Generic: The Unbranding of Modern Medicine by Jeremy A. Greene (Sept. 25, hardcover, $29.95, ISBN 978-1421414935) is the first book-length account concerning the social, political, and cultural history of generic drugs. Greene explores the continuing controversy over brand name, generic, and “me-too” prescription drugs, and what it means for individuals, health care policy, and society at large.
Pathologist of the Mind: Adolf Meyer and the Origins of American Psychiatry by S.D. Lamb (Oct. 23, hardcover, $44.95, ISBN 978-1421414843). As important as Freud but less well-known, Meyer is rescued from obscurity as Lamb illuminates the great legacy of the man who laid the philosophical and clinical approach to psychiatry that’s still taught and practiced at Johns Hopkins.
Cheap and Clean: How Americans Think About Energy in the Age of Global Warming by Stephen Ansolabehere and David M. Konisky (Aug. 15, hardcover, $27.95, ISBN 978-0262027625) argues that the local and immediate nature of people’s energy concerns can be the starting point for a new approach to energy and climate change policy.
Collision Course: Endless Growth on a Finite Planet by Kerryn Higgs (Aug. 22, hardcover, $29.95, ISBN 978-0262027731) examines how society’s commitment to growth has marginalized scientific findings on the limits of growth, casting them as bogus predictions of imminent doom.
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Our Daily Poison: From Pesticides to Packaging, How Chemicals Have Contaminated the Food Chain and Are Making Us Sick by Marie-Monique Robin, trans. by Allison Schein and Lara Vergnaud (Dec. 9, hardcover, $26.95, ISBN 978-1595589095). The prize-winning author of The World According to Monsanto renders a shocking account of the dangerous chemical compounds that have infiltrated our food systems.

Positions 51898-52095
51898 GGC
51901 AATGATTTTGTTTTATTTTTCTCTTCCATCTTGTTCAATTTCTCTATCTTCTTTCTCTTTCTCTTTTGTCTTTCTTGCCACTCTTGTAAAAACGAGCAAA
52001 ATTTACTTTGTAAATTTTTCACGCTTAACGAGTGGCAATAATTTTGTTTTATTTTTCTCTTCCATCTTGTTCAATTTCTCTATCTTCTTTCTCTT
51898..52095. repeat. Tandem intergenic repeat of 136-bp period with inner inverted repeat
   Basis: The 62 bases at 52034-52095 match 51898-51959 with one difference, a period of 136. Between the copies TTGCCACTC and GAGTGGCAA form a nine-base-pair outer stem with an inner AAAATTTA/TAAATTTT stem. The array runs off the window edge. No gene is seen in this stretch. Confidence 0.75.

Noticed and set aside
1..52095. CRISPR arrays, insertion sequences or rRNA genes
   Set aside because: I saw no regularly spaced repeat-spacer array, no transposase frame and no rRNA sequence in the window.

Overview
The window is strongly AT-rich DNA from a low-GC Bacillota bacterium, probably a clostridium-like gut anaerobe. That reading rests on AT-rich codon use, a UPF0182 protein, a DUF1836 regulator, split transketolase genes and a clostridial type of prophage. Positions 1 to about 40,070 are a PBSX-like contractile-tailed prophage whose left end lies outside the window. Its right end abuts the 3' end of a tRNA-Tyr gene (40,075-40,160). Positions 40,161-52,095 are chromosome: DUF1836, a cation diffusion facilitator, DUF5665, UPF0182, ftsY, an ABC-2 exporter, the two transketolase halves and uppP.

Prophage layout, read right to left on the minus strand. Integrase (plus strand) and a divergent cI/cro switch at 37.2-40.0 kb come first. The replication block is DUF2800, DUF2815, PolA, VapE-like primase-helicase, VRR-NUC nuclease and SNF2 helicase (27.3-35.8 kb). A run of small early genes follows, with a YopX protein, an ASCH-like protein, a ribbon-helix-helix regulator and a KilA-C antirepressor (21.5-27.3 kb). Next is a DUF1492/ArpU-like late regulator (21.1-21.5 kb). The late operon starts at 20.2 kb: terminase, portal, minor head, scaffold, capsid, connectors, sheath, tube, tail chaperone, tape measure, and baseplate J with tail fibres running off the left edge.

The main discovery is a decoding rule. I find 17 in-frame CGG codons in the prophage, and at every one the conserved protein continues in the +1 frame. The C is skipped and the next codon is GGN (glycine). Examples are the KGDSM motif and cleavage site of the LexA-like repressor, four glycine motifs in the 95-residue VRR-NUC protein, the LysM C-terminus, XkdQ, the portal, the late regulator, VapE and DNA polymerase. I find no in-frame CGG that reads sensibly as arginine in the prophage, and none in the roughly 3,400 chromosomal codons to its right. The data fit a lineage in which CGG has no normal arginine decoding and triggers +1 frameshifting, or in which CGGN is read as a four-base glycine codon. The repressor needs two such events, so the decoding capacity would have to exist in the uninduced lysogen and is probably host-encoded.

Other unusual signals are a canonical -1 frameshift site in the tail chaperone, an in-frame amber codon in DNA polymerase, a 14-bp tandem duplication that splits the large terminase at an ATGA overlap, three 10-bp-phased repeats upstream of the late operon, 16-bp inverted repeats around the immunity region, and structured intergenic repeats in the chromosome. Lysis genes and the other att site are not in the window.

The Quantum Moment: How Planck, Bohr, Einstein, and Heisenberg Taught Us to Love Uncertainty by Robert P. Crease and Alfred Scharff Goldhaber (Oct. 13, hardcover, $29.95, ISBN 978-0393067927). The fascinating story of how quantum mechanics went mainstream.
The Myth of Mirror Neurons: The Real Neuroscience of Communication and Cognition by Gregory Hickok (Aug. 18, hardcover, $26.95, ISBN 978-0393089615) is an essential reconsideration of one of the most far-reaching theories in modern neuroscience and psychology.
The Birth of the Pill: How Four Crusaders Reinvented Sex and Launched a Revolution by Jonathan Eig (Oct. 13, hardcover, $27.95, ISBN 978-0393073720). The story of the people whose dramatic scientific breakthrough was so universal that it’s known simply as “the pill.”
The Human Age: The World Shaped by Us by Diane Ackerman (Sept. 10, hardcover, $27.95, ISBN 978-0393240740) confronts the unprecedented fact that the human race is now the single dominant force of change on the planet, and introduces us to many of the people and ideas now creating—perhaps saving—our future.
Internal Medicine: A Doctor’s Stories by Terrence Holt (Sept. 29, hardcover, $24.95, ISBN 978-0871408754). A collection of gripping and exquisitely rendered stories that captures life on the front lines of medicine.
The Meaning of Human Existence by Edward O. Wilson (Oct. 6, hardcover, $23.95, ISBN 978-0871401007). Challenging a purely mechanistic view of human existence, Wilson examines what makes human beings supremely different from all other species.
Ocean Worlds: The Story of Seas on Earth and Other Planets by Jan Zalasiewicz and Mark Williams (Jan. 1, hardcover, $29.95, ISBN 978-0199672882) describes what we know of their origin and development on Earth, oceans on other planets, and what the future might hold for our own.
Ancestors in Our Genome: The New Science of Human Evolution by Eugene E. Harris (Dec. 1, hardcover, $27.95, ISBN 978-0199978038). An up-to-date account of the evolution of the human genome among the primate group, from the perspective of population genetics.